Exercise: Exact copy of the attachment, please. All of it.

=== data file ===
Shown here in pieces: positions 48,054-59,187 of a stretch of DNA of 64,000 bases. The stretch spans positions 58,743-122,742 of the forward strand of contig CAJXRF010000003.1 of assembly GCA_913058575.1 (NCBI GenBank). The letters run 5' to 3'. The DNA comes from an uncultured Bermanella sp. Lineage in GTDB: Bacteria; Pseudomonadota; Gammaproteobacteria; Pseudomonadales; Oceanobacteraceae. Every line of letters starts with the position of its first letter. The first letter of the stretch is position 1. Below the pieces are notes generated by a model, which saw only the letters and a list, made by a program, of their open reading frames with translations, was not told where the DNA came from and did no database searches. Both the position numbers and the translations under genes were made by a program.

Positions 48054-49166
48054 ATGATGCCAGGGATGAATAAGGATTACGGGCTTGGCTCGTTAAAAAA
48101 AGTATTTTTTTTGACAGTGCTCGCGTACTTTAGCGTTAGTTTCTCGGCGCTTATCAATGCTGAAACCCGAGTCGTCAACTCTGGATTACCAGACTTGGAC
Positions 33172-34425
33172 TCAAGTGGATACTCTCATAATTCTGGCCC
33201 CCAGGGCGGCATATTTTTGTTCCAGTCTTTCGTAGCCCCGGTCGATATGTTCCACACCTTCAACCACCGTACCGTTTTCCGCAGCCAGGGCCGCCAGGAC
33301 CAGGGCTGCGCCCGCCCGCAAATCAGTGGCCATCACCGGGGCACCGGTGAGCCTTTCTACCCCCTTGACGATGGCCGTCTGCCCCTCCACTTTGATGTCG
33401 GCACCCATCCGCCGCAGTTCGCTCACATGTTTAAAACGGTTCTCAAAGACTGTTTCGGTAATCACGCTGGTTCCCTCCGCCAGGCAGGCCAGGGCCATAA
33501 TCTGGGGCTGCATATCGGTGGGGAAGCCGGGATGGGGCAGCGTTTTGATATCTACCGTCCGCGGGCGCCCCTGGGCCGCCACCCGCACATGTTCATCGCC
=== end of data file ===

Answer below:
Shown here in pieces: positions 48,054-59,187 of a stretch of DNA of 64,000 bases. The stretch spans positions 58,743-122,742 of the forward strand of contig CAJXRF010000003.1 of assembly GCA_913058575.1 (NCBI GenBank). The letters run 5' to 3'. The DNA comes from an uncultured Bermanella sp. Lineage in GTDB: Bacteria; Pseudomonadota; Gammaproteobacteria; Pseudomonadales; Oceanobacteraceae. Every line of letters starts with the position of its first letter. The first letter of the stretch is position 1. Below the pieces are notes generated by a model, which saw only the letters and a list, made by a program, of their open reading frames with translations, was not told where the DNA came from and did no database searches. Both the position numbers and the translations under genes were made by a program.

Positions 48054-49166
48054 ATGATGCCAGGGATGAATAAGGATTACGGGCTTGGCTCGTTAAAAAA
48101 AGTATTTTTTTTGACAGTGCTCGCGTACTTTAGCGTTAGTTTCTCGGCGCTTATCAATGCTGAAACCCGAGTCGTCAACTCTGGATTACCAGACTTGGAC
Positions 33172-34425
33172 TCAAGTGGATACTCTCATAATTCTGGCCC
33201 CCAGGGCGGCATATTTTTGTTCCAGTCTTTCGTAGCCCCGGTCGATATGTTCCACACCTTCAACCACCGTACCGTTTTCCGCAGCCAGGGCCGCCAGGAC
33301 CAGGGCTGCGCCCGCCCGCAAATCAGTGGCCATCACCGGGGCACCGGTGAGCCTTTCTACCCCCTTGACGATGGCCGTCTGCCCCTCCACTTTGATGTCG
33401 GCACCCATCCGCCGCAGTTCGCTCACATGTTTAAAACGGTTCTCAAAGACTGTTTCGGTAATCACGCTGGTTCCCTCCGCCAGGCAGGCCAGGGCCATAA
33501 TCTGGGGCTGCATATCGGTGGGGAAGCCGGGATGGGGCAGCGTTTTGATATCTACCGTCCGCGGGCGCCCCTGGGCCGCCACCCGCACATGTTCATCGCC